“I’m going to be frank with you,” says Willem Dafoe’s Pier Paolo Pasolini in this trailer for Abel Ferrara’s keenly anticipated biopic of the Italian director, killed under still mysterious circumstances in 1975. “I’ve been to Hell, and I know things that don’t disturb other people’s dreams.” The musically-literally-operatic trailer for Pasolini is subtitled in French but mostly in English, save for a brief, easy-to-follow French passage (asked whether he considers himself a screenwriter, critic, actor, etc., Pasolini replies that on his passport it simply says writer) and a tiny bit in Italian. This is mildly NSFW, as there are a few seconds of female nudity from Salo and about a second’s worth of female nudity and thrusting otherwise.
Last month we shared the first test footage shot with the Blackmagic URSA camera, and now we’ve got more samples to look at. This time around the footage was shot using Canon’s EF line of lenses and looks very sharp. Full tech specs can be found here; thanks to No Film School for the heads up.
Color correction is often the least talked about, most overlooked portion of the post-production process. Alex Bickel has spoken out about how grading can alter the presumed production value of a film, and a recent guest post from Michael Medaglia and Jalal Jemison discussed the importance of communicating your story through the process. This video from the International Colorist Academy offers a nice visual supplement to the aforementioned claims, as it demonstrates the colorist’s ability to amend the tone and context of any given scene. When it comes to transforming day to night, and romance to horror, some things can be left to post.
I’ve been shooting exclusively with Blackmagic cameras for the past year. Their three primary offerings, the 1080p Pocket Cinema Camera, the 2.5K Cinema Camera, and the 4K Production Camera, to my mind, are the most practical low-cost/high-quality cameras currently available for DIY filmmakers. Are they perfect? No. In fact, many people prefer going with the Panasonic GH4, the new low-light sensation Sony a7S, or even the Canon 5D Mark III. The truth is, there is no perfect camera, just personal preference. There’s always been a specific camera at a specific time that works best for me. In the prehistoric age — from 2004-07, when MiniDV ruled the Earth — I used the Panasonic DVX100A, then I upgraded to the HVX200A… Read more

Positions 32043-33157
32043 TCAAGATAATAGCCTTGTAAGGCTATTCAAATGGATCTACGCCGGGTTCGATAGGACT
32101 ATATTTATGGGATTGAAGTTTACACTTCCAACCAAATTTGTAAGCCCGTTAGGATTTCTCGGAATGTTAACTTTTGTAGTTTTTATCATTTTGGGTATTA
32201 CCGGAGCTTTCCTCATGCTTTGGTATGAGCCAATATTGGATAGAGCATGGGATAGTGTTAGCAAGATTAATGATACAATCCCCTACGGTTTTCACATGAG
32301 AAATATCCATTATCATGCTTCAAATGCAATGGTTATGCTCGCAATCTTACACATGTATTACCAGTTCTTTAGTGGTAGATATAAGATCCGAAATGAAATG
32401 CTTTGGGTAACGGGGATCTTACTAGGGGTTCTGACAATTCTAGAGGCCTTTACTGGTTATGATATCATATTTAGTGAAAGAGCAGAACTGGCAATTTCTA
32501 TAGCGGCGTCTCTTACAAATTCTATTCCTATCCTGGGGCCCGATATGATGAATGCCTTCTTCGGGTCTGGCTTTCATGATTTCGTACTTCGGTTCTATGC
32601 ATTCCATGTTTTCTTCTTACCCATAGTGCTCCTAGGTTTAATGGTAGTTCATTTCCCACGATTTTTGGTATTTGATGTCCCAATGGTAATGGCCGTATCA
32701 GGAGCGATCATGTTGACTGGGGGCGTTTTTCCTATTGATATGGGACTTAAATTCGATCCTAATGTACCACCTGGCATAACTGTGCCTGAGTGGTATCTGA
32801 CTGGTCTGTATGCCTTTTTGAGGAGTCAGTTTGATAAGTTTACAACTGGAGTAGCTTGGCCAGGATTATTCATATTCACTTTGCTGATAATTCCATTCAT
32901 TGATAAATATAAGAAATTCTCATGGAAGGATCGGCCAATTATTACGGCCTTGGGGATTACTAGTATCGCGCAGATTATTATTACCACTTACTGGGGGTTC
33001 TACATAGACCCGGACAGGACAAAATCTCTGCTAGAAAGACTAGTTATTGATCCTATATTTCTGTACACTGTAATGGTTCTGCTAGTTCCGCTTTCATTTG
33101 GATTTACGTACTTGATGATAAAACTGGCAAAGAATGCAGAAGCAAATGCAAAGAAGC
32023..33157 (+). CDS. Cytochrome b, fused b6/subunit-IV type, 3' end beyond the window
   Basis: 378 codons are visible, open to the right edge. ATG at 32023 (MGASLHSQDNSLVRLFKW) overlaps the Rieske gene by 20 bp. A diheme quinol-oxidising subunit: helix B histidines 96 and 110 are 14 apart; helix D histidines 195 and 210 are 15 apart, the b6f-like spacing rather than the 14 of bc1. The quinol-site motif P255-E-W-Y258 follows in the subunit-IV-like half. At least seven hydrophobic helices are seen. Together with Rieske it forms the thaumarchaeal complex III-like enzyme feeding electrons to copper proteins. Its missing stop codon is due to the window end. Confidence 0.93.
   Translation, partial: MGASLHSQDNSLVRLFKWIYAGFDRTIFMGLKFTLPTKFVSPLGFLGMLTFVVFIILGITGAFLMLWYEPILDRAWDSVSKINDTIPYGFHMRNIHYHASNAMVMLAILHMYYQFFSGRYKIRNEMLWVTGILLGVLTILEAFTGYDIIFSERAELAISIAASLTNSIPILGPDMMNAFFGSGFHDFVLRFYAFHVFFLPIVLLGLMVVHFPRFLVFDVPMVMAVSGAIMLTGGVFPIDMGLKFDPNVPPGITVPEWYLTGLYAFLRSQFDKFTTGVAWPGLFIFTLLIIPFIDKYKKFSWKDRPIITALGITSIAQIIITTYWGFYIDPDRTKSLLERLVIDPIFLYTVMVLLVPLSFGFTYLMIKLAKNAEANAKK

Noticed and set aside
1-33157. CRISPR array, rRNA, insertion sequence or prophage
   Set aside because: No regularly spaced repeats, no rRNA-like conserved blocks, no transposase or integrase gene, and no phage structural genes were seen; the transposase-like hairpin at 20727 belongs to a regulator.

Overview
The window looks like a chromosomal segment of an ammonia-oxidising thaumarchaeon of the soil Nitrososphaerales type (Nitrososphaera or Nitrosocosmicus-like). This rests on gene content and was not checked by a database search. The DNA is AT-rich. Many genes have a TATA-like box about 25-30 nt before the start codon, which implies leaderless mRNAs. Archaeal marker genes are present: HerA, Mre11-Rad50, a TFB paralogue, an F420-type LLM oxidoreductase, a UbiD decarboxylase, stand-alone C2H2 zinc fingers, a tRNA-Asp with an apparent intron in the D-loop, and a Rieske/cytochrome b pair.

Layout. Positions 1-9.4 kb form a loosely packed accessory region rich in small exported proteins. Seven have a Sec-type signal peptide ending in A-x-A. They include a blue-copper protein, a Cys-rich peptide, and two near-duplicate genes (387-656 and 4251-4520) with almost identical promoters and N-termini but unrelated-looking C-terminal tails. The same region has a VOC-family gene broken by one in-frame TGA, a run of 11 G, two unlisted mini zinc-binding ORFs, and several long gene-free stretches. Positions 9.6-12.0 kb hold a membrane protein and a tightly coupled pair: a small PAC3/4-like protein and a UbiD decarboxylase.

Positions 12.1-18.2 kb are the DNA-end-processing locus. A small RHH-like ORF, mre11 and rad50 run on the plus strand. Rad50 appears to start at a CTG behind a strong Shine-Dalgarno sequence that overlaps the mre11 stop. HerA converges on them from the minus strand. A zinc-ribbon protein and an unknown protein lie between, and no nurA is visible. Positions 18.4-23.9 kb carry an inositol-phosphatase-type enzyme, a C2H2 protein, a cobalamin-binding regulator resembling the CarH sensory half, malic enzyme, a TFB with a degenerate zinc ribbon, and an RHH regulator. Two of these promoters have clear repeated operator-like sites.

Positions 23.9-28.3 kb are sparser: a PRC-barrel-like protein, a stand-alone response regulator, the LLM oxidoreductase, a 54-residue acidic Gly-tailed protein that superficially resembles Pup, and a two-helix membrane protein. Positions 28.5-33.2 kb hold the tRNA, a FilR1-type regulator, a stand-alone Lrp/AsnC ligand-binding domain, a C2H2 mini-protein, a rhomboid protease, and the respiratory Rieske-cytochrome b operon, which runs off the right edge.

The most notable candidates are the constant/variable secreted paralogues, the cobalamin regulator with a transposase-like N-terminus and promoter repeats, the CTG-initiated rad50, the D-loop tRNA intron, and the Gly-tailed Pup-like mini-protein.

Not five months after the mammoth festival wraps, SXSW opens up their PanelPicker site, an online forum which aggregates all industry and filmmaker programming pitches for their next conference. Last year, I went through the offerings and highlighted 15 that piqued my interest; this year, the stakes are higher, and I’m down to 12 from the 183 listed. You have till September 5 to vote on your favorites. How “High Maintenance” Is Redefining Storytelling I fondly recall the day former Managing Editor Nick Dawson sent me a link to an episode of High Maintenance some 18 months back. Since then, Ben Sinclair and Katja Blichfeld’s comedic web series has gathered much steam and fanfare (including a stop over on our 25 New Faces… Read more